Combined with the high number of leaders with a domination victory focus, that value civs that have a military and will just invade you if you don’t no matter what, you’re going to have to do some fighting in Civ6. You can declare a “surprise war” immediately, but only if you’re not a “declared friend” or an ally with that civ, which is pretty limiting. However, surprise wars carry a hefty warmonger penalty, which only increases as everyone’s eras advance. To get around this, you first have to “denounce” a civ, which tanks their attitude towards you. Then, 5 turns later, you’re allowed to declare a “formal war”, which still has a warmonger penalty but it’s not as stiff. However, there’s an interesting mechanic called Cassus Belli, which are basically like good reasons or pretenses under which you can declare war with a reduced warmongering penalty. If a civ converts a city of yours, you can declare a holy war. If they conquer a city of yours, you can declare a war of liberation for basically no penalty. If they go after one of your city-states, you can declare a protectorate war, and oh man do you look like a good person doing that (you imperialist swine)! You get more cassus belli as you do more science and culture research, and your diplomatic options similarly expand to things like declaring joint surprise wars, or making alliances.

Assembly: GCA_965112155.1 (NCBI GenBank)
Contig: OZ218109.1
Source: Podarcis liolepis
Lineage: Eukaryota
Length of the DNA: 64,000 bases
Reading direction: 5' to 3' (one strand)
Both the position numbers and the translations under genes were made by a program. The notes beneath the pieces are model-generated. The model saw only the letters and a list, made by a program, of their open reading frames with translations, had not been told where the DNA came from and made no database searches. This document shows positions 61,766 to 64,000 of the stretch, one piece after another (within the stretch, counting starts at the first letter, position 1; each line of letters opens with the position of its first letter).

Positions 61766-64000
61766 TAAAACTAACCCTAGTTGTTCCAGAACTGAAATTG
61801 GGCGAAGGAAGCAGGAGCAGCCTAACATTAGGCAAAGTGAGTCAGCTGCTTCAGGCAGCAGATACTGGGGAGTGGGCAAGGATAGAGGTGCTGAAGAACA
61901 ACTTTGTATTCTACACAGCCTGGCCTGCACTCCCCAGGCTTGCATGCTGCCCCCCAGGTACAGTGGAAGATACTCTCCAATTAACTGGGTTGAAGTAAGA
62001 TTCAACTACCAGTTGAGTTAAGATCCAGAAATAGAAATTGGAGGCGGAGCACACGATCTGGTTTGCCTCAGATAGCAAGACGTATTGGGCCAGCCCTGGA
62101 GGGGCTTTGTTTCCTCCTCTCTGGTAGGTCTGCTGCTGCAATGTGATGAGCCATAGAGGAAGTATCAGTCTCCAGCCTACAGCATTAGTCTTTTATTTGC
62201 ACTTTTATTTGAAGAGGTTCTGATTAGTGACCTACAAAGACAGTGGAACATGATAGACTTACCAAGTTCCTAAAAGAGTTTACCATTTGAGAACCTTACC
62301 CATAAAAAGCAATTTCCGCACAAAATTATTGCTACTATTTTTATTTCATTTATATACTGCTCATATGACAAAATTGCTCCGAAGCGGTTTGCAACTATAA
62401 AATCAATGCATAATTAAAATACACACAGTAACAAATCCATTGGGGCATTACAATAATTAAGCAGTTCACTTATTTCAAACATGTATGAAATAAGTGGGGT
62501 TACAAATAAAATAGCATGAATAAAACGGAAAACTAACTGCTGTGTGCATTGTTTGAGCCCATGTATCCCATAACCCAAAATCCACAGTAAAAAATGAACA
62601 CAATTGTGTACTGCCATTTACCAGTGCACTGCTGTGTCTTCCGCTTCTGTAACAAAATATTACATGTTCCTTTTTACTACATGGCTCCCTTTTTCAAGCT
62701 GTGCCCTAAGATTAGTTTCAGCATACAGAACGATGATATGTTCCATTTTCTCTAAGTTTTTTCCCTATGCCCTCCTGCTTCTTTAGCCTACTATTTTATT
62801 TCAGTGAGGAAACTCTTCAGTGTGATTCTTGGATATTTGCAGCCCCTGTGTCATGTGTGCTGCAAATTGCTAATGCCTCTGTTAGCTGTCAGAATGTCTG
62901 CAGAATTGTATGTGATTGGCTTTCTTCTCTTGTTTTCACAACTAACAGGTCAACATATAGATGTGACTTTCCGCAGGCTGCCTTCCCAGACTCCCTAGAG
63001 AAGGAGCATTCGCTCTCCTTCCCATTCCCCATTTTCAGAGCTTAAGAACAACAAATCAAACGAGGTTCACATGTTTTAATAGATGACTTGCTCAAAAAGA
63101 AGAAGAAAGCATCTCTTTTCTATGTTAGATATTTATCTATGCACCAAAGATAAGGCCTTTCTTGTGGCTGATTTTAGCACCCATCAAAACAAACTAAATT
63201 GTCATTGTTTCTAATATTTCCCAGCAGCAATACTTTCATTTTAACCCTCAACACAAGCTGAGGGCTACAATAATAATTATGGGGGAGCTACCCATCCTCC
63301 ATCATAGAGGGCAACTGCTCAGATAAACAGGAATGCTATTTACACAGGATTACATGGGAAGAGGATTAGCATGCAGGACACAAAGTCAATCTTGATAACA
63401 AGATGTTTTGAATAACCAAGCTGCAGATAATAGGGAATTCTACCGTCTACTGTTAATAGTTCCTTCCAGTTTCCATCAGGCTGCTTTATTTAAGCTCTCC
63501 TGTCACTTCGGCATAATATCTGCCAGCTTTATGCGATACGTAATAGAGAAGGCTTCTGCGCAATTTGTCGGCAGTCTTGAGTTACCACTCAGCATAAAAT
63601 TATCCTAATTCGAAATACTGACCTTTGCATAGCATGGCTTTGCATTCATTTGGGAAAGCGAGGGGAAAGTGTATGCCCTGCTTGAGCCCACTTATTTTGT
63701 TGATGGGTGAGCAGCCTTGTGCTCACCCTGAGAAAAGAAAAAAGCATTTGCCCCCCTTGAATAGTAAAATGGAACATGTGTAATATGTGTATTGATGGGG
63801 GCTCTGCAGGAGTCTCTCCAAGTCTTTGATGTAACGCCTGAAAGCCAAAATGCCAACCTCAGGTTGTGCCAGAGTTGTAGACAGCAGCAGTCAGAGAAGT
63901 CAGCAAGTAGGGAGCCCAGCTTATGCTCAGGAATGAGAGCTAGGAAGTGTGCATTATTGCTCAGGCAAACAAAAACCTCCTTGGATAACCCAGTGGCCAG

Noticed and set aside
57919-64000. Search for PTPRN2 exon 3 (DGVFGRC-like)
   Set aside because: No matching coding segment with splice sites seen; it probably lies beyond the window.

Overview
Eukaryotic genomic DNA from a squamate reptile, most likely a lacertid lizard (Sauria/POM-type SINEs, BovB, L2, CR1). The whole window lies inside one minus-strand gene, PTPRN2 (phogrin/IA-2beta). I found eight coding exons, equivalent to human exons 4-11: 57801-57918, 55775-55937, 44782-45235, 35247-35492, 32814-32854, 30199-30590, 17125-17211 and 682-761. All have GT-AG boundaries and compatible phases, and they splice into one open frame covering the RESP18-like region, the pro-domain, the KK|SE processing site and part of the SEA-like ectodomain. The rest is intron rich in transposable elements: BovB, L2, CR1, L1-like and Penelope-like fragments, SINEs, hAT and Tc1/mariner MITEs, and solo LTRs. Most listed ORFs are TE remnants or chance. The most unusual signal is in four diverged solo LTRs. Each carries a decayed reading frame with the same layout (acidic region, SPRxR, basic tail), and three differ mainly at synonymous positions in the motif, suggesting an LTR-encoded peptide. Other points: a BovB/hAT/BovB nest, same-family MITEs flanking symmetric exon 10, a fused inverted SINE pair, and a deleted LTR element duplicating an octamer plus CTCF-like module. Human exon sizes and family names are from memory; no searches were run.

Diplomacy is functional and minimal in Civ6. It’s not even remotely fair to compare it to Endless Legend here, as it really doesn’t feel as though peace and diplomacy were a development priority at all. There’s cassus belli and alliances, and you can “send delegations” and “build embassies” (though they’re invisible in all but a level of diplomatic visibility and are laughably cheap one-time purchases), but Civ6’s emphasis is really heavily on war. Alliances and friendships aren’t even permanent (you have to renew them every 25 turns), but wars can go on until you decide you’ve accrued enough war weariness or warmonger penalty or done what you wanted to do. There’s trading, but mostly you’re not going to want to do it since resources are so scarce, so it seems to exist as a way for the computer to ask you repeatedly for your unique Great Works of art and literature and offer you like, a dolphin and 5 gold for 30 turns, so you can tell them no and piss them off to start wars. Again, this is something I want to talk about in much more detail in a later and more politically-focused article, but for now I’ll just say that it does serve to keep you on your toes, keeping even later eras (when things are normally more peaceful in most 4Xes) hopping with activity. In gameplay and player-engagement terms, this is a good thing.